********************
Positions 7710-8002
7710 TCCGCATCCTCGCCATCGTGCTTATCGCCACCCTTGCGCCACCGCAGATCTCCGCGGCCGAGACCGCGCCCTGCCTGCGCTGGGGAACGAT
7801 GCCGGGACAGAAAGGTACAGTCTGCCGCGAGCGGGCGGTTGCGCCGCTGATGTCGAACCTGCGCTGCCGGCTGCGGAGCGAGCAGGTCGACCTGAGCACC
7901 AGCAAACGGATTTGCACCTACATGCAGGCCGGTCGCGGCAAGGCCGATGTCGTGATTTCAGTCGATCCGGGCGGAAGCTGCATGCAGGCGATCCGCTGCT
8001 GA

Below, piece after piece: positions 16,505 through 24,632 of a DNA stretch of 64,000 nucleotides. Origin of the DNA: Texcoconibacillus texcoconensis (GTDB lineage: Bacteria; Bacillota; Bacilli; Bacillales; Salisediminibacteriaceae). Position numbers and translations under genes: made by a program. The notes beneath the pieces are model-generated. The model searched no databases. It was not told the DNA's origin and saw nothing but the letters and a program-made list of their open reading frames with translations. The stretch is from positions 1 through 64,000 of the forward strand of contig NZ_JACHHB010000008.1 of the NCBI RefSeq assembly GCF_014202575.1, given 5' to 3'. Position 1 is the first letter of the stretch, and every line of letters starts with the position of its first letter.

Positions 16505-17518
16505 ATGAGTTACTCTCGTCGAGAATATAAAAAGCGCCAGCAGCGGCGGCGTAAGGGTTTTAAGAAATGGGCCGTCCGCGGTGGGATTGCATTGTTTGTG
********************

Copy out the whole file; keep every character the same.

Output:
Positions 7710-8002
7710 TCCGCATCCTCGCCATCGTGCTTATCGCCACCCTTGCGCCACCGCAGATCTCCGCGGCCGAGACCGCGCCCTGCCTGCGCTGGGGAACGAT
7801 GCCGGGACAGAAAGGTACAGTCTGCCGCGAGCGGGCGGTTGCGCCGCTGATGTCGAACCTGCGCTGCCGGCTGCGGAGCGAGCAGGTCGACCTGAGCACC
7901 AGCAAACGGATTTGCACCTACATGCAGGCCGGTCGCGGCAAGGCCGATGTCGTGATTTCAGTCGATCCGGGCGGAAGCTGCATGCAGGCGATCCGCTGCT
8001 GA

Below, piece after piece: positions 16,505 through 24,632 of a DNA stretch of 64,000 nucleotides. Origin of the DNA: Texcoconibacillus texcoconensis (GTDB lineage: Bacteria; Bacillota; Bacilli; Bacillales; Salisediminibacteriaceae). Position numbers and translations under genes: made by a program. The notes beneath the pieces are model-generated. The model searched no databases. It was not told the DNA's origin and saw nothing but the letters and a program-made list of their open reading frames with translations. The stretch is from positions 1 through 64,000 of the forward strand of contig NZ_JACHHB010000008.1 of the NCBI RefSeq assembly GCF_014202575.1, given 5' to 3'. Position 1 is the first letter of the stretch, and every line of letters starts with the position of its first letter.

Positions 16505-17518
16505 ATGAGTTACTCTCGTCGAGAATATAAAAAGCGCCAGCAGCGGCGGCGTAAGGGTTTTAAGAAATGGGCCGTCCGCGGTGGGATTGCATTGTTTGTG